And then there's Siesta Key, made by Florida’s Drum Circle Distilling. In addition to a traditional spiced rum, the producer also makes a “Distiller’s Reserve” solera aged version—a fussy method of aging and blending that involves a pyramid of barrels (youngest rum on top, oldest rum at the bottom) and perpetual blending with each new batch. Drum Circle founder/CEO/head distiller Troy Roberts first produces a silver rum, then infuses it with honey and spices, which are filtered out before the rum goes into the barrel. “Grinds of fine powder” deliberately remain, allowing the spice flavors to mellow over years, then the rum is filtered again before bottling, yielding a mellow, butterscotch-y sipper.
All that trouble for a spiced rum? Surely it’s a sign the category has matured.
“In rum, there was a split,” Roberts says. “There have always been good aged or sipping rums. But when it came to flavored or spiced rums, they were more like the mass-produced beers. They were the cheapest,” often artificially colored, flavored, and sweetened. “I was surprised how few were using actual spices,” he notes.
That’s not necessarily so anymore. Now the balance of quality has shifted, he says, particularly among smaller producers, who are starting with quality rum, plus plenty of spice. “People are slowly willing to pay a bit more for a quality spiced rum,” Roberts says.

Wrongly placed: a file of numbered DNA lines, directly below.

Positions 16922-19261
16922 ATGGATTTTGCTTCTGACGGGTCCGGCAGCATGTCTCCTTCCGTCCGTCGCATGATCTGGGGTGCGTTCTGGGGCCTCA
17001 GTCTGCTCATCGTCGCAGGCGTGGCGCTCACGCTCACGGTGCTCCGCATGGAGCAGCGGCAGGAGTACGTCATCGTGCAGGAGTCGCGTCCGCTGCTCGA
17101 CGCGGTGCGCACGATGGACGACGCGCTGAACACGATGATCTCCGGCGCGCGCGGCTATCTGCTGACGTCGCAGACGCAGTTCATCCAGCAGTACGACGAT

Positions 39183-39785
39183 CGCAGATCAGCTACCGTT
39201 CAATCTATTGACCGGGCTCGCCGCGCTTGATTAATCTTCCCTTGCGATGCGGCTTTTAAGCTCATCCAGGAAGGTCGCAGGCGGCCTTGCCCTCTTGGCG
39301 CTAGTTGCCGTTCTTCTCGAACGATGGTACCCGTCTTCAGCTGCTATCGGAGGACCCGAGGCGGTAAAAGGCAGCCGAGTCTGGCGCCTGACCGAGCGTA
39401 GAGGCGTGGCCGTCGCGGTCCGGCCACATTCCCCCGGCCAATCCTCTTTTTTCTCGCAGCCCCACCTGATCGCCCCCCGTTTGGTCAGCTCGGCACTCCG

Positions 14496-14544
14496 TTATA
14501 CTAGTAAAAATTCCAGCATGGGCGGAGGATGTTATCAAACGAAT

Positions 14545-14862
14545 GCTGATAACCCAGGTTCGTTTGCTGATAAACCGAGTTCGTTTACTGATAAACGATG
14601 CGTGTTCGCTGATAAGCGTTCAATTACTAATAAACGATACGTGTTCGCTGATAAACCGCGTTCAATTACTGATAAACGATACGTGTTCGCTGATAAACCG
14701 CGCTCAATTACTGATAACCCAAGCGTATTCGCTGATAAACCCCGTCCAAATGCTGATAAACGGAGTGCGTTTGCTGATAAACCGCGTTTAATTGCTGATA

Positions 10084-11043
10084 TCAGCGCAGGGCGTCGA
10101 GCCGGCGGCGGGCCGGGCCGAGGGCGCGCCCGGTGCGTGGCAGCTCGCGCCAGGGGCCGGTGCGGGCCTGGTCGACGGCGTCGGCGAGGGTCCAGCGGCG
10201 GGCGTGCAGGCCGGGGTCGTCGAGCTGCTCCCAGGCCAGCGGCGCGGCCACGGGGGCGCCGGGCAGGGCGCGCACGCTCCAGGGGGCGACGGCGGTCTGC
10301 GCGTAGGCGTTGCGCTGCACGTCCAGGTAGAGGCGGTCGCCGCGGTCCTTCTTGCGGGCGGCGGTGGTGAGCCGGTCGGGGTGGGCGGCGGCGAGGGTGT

The sign of a good spiced rum? It’s enjoyable enough to sip straight (as in all the bottlings listed below), but also blends seamlessly into mixed drinks—including the perfect cold-weather drink, the hot toddy. “Spiced rum is one of the easiest ways to get a toddy really complex fast, without the work,” Richard says. “Apple cider, butter, and hot water is all you need.”
Spiced Rum Buying Guide
Chairman’s Reserve Spiced Rum ($23): This classic hits the right balance between sweet and spiced, with ginger, cinnamon, allspice, and plenty of orange peel. stluciarums.com
Stolen Coffee & Cigarettes ($24): The bold toffee-coffee-chocolate base is accented by dark spices like clove, black pepper, and nutmeg and interwoven with a whiff of campfire-like smoke. Inspired by Jim Jarmusch’s short film series Coffee and Cigarettes. Mix or sip over a large ice cube, like whiskey. stolenrum.com
Old New Orleans Cajun Spice ($32): The base is made from Louisiana molasses, infused with a fiery mix of cayenne pepper, cinnamon, ginger, and clove. Ideal for swizzled drinks with plenty of ice. oldneworleansrum.com
Captain Morgan Cannon Blast ($16): Marketed as a shooter and clearly gunning for the Fireball flavored-whiskey crowd, this new spiced rum almost reads like a liqueur: viscous and sweet, with orange peel, allspice, and fiery cinnamon. Packaged in a novelty bottle shaped like a cannonball (round, heavy, ridiculously difficult to hold and pour), and yet, it's not bad at all. captainmmorgan.com
Siesta Key Spiced Rum ($20): Made from 100 percent Florida sugar cane and flavored with honey and spices, for a butterscotch, maple-y profile sprinkled with cinnamon, nutmeg, and vanilla. Not too sweet and ideal for mixing into cocktails. drumcircledistilling.com